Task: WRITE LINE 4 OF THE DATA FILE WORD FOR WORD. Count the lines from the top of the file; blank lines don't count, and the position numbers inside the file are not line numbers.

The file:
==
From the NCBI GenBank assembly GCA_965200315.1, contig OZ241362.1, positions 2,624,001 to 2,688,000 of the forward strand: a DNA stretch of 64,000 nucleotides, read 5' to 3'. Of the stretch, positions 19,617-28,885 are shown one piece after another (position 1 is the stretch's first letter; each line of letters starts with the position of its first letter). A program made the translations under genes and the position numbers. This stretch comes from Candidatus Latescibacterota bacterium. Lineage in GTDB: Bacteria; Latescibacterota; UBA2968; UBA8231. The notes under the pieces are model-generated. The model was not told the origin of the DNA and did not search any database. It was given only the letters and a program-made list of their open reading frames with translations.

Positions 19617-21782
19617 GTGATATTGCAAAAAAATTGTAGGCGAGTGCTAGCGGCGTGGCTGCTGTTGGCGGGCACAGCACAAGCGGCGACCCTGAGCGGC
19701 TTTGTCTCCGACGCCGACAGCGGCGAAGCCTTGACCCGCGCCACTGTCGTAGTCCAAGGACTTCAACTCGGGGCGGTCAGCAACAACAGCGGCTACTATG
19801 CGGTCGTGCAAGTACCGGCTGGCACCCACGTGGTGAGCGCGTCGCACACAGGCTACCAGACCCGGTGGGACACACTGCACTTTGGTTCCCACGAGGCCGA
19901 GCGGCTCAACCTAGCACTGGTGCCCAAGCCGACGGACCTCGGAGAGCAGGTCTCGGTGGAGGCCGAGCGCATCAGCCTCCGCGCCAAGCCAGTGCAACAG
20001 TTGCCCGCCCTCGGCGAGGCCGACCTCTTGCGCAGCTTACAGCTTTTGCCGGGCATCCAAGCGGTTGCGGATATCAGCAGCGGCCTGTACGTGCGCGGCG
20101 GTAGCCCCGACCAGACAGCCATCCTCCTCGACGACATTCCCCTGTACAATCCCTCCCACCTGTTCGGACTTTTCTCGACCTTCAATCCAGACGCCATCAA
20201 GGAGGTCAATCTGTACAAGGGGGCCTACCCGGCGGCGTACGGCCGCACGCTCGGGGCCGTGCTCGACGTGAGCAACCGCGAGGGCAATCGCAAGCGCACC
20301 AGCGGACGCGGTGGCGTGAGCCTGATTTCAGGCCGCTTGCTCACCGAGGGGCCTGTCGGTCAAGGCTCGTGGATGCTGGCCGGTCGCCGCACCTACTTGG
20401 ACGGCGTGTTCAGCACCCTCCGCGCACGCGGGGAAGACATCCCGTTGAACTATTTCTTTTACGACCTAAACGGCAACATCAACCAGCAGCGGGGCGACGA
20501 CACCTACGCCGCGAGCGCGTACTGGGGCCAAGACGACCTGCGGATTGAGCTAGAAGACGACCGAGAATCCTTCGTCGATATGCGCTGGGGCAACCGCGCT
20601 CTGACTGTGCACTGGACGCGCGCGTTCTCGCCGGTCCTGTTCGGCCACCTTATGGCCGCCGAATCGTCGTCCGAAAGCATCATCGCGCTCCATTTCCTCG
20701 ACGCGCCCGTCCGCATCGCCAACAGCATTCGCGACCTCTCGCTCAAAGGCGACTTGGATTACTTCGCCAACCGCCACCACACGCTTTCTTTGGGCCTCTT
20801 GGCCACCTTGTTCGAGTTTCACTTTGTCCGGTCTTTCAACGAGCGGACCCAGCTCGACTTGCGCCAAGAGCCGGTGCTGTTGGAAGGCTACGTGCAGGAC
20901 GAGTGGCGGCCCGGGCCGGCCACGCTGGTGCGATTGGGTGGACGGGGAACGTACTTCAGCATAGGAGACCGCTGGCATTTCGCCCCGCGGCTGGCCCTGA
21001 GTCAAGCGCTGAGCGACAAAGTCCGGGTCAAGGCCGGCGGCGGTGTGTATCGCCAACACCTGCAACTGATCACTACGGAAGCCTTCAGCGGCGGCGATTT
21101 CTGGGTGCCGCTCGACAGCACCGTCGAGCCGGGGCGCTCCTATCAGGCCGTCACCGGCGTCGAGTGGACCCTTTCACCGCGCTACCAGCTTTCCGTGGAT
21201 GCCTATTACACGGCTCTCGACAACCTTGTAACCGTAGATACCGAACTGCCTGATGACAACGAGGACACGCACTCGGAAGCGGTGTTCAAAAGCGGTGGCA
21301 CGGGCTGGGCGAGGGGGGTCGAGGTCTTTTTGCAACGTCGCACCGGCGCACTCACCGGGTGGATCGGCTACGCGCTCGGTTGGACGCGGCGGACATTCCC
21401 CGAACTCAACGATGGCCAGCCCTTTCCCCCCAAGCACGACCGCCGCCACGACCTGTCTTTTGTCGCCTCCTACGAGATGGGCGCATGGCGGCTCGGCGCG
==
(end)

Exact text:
19701 TTTGTCTCCGACGCCGACAGCGGCGAAGCCTTGACCCGCGCCACTGTCGTAGTCCAAGGACTTCAACTCGGGGCGGTCAGCAACAACAGCGGCTACTATG